Student: Marica Muffoletto
1st supervisor: Alistair Young, King’s College London
2nd supervisor: Daniel Rueckert, Imperial College London
Recent advances in machine learning and artificial intelligence methods have enabled the development of new tools for the quantitative analysis of cardiac performance in medical imaging examinations. However, applications to patients require implementation and evaluation on industry platforms. This project will develop new methods for the visualization and analysis of 3D+time cardiac MRI exams, using the Siemens Frontier prototyping platform. This platform is available at King’s College London through existing collaborations with Siemens Healthineers, and is built on the MeVisLab suite of visualization and analysis tools. This mechanism provides a pathway to translation of the resulting methods into clinical practice. The resulting app will become available to Siemens researchers and customers worldwide through the Frontier app store distribution mechanism, with the goal to become part of the Siemens product suite.
The current clinical standard MRI method for evaluating cardiac function consists of multiple 2D cine breath-hold scans . Since each acquisition is performed in a separate breath hold, the slices are often mis-registered due to different breath-hold positions. Also, these acquisitions require complex planning and many patients cannot perform the multiple breath-holds required. Recently, advances in sparse sampling and parallel imaging have led to the development of respiratory gated 3D cine acquisitions [2, 3]. These do not require complex planning or patient compliance with breath-hold instructions. There is improved isotropic resolution and all regions of the heart are evenly sampled. However, current analysis tools have been optimized for the current standard 2D acquisition protocol and there is a need for robust automated analysis of the large amount of data resulting from these new 3D cine acquisitions.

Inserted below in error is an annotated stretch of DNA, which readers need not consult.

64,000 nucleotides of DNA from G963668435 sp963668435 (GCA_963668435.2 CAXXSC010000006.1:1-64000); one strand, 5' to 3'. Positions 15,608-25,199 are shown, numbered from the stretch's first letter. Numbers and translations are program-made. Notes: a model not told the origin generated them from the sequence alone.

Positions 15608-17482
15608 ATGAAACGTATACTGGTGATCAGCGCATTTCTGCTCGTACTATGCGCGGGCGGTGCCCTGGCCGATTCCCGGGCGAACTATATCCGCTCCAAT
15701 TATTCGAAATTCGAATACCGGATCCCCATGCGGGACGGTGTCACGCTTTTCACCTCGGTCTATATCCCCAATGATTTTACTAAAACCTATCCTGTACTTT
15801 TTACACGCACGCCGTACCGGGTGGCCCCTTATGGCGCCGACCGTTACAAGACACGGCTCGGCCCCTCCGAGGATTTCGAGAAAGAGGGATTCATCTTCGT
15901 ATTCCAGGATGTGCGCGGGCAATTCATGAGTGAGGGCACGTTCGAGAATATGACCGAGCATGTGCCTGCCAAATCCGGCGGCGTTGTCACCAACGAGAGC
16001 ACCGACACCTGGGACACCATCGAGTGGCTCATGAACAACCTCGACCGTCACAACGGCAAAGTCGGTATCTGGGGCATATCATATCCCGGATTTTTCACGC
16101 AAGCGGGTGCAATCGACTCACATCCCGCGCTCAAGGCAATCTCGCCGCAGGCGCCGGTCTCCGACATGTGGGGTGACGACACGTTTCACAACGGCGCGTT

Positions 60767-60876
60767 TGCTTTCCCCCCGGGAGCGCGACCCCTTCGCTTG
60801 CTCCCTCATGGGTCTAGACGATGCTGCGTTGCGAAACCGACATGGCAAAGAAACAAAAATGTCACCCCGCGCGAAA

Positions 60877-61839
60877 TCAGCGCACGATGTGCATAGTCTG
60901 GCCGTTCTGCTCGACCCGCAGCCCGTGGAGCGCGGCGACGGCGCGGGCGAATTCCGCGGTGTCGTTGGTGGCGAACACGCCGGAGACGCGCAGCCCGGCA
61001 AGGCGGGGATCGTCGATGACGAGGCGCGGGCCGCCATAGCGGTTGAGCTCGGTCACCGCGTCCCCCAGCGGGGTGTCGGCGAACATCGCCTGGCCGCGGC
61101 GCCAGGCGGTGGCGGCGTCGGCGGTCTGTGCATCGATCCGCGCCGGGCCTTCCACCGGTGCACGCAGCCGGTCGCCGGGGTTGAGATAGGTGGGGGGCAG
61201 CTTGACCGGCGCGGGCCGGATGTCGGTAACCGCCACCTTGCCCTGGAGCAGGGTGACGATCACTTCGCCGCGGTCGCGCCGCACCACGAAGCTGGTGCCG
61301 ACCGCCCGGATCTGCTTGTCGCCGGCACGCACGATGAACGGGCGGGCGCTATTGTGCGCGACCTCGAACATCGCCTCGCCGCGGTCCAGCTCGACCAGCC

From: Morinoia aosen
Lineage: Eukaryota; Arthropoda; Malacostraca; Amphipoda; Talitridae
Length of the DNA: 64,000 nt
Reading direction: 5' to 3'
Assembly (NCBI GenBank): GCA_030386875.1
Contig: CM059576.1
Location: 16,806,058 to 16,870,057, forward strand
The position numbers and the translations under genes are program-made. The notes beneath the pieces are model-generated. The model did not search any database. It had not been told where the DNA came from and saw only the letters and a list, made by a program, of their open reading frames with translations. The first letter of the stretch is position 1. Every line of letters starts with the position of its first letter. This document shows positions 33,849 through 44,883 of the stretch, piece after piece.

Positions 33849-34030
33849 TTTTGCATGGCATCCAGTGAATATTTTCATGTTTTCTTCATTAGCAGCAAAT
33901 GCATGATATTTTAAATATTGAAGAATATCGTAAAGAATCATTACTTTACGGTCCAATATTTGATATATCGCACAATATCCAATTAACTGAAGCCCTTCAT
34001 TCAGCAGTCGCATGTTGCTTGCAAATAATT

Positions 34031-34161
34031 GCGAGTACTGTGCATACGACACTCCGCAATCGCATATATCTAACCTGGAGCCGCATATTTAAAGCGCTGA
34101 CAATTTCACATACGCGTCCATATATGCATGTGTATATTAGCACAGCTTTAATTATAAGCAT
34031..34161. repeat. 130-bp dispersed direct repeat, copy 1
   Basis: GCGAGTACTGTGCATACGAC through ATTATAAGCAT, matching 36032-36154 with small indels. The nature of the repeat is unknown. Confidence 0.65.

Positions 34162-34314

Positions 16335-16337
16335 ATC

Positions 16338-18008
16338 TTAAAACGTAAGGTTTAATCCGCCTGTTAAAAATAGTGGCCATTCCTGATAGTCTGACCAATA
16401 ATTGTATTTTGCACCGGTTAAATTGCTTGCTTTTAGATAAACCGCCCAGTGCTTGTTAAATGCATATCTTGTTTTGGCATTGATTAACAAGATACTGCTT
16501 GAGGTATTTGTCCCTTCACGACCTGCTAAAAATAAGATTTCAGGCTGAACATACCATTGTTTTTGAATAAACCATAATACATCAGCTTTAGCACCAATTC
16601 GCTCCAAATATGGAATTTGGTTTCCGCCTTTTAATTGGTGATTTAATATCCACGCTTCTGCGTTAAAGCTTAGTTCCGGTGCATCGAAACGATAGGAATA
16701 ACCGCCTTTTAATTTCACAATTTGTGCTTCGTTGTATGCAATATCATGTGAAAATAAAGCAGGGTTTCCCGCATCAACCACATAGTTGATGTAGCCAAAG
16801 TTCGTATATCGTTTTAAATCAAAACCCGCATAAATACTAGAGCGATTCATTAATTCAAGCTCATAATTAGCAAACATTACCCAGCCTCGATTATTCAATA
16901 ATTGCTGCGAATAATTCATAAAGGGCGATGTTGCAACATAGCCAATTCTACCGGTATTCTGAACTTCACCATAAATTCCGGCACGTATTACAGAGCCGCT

This project will leverage recent advances in machine learning and artificial intelligence to automatically analyse 3D+t data, providing information on shape and motion of all four chambers of the heart. Transfer learning techniques will be investigated to enable existing neural networks trained on standard acquisitions to be adapted to the 3D+t analysis problem.
 Schulz-Menger, J., et al. (2013). “Standardized image interpretation and post processing in cardiovascular magnetic resonance: Society for Cardiovascular Magnetic Resonance (SCMR) board of trustees task force on standardized post processing.” J Cardiovasc Magn Reson 15: 35.
 Wetzl, J., et al. (2018). “Single-breath-hold 3-D CINE imaging of the left ventricle using Cartesian sampling.” MAGMA 31(1): 19-31.
 Feng, L., et al. (2018). “5D whole-heart sparse MRI.” Magn Reson Med 79(2): 826-838.